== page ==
Two-Phase Ammonia Pump for Mono-Propellant Warm Gas Pressurization

Award Information
Agency:
Department of Defense
Branch
Air Force
Amount:
$99,994.00
Award Year:
2009
Program:
SBIR
Phase:
Phase I
Contract:
FA9300-09-M-3004
Award Id:
92913
Agency Tracking Number:
F083-111-2293
Solicitation Year:
n/a
Solicitation Topic Code:
n/a
Solicitation Number:
n/a
Small Business Information
11 Tech Circle, Natick, MA, 01760
Hubzone Owned:
N
Minority Owned:
N
Woman Owned:
N
Duns:
184629491
Principal Investigator:
Lynn Olson
Senior Scientist
(508) 655-5565
lynn@busek.com
Business Contact:
Judy Budny
Contracts Administrator
(508) 655-5565
judy@busek.com
Research Institute:
n/a
Abstract
An integrated warm gas pressurization of the main and ACS propulsion system offers simpler, more efficient propellant management than existing designs. The most operationally versatile system is based on a unique pump that forces liquid through a gasifier thus creating both the pressurant gas and warm gas for ACS thrusters. All components of such a system are COTS with the exception of the pump which will be the Phase 1 focus. The proposed pump uses no motors or mechanisms and has only one slowly moving part. In addition to mass and volume reduction, the system offers benefits such as launching the entire propulsion system unpressurized and a constant tank pressure operation which improves thruster performance. Furthermore the warm gas can be used in place of cold gas for attitude control thrusters, providing increased specific impulse. In Phase I we will build and demonstrate the pump and model the dynamics of the entire propellant storage and management system. In Phase II we will produce and characterize the entire system, including the gas generator and investigate its dynamics. The goals will be more than a factor of two in pressurization system mass and a greater than 10% increase in thruster performance. BENEFITS: Successful demonstration of the proposed technique will enable use of warm gas pressurization on any spacecraft using mono-propellants, significantly improving propulsion system performance while reducing the system mass and volume. Warm gas pressurization could also possibly be used for bi-propellant systems. A majority of spacecraft have one or the other, so that significant impact is expected.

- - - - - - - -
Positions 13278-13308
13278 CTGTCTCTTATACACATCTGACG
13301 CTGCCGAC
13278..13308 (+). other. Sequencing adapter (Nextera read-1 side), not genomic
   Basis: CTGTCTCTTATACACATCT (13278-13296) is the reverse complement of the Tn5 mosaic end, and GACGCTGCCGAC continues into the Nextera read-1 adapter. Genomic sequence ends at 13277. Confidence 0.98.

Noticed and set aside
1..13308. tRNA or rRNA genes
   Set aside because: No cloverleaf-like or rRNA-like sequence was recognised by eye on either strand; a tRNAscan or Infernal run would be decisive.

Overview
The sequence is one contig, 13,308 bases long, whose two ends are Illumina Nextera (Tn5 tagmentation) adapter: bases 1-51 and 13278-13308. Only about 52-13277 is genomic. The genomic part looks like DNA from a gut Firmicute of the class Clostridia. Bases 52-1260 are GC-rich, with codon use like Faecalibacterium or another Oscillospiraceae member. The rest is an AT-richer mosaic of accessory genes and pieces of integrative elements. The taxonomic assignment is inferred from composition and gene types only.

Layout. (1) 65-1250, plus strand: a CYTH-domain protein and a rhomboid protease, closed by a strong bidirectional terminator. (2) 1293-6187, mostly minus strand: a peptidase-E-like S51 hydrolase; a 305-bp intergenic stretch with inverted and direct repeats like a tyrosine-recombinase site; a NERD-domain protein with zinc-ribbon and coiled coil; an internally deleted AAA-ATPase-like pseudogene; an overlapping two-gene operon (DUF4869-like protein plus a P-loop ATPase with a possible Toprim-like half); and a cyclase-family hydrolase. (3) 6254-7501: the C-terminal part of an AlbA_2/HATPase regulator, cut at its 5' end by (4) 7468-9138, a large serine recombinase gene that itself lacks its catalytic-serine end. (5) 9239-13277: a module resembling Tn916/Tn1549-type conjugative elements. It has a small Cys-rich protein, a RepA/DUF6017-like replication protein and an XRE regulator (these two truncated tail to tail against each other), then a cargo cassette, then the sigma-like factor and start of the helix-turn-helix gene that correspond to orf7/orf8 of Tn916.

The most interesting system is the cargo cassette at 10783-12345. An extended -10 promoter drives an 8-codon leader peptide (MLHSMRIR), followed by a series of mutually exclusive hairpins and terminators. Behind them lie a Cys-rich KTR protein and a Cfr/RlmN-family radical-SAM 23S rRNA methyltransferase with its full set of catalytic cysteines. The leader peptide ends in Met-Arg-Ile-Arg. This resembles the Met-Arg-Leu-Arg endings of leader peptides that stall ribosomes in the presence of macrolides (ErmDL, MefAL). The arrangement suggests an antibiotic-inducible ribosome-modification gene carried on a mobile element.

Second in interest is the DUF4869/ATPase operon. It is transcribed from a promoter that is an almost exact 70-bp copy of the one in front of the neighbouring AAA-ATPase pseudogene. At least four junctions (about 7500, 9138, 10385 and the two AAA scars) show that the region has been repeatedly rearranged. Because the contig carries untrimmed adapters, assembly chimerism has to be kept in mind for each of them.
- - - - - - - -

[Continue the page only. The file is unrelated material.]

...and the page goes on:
* information listed above is at the time of submission.

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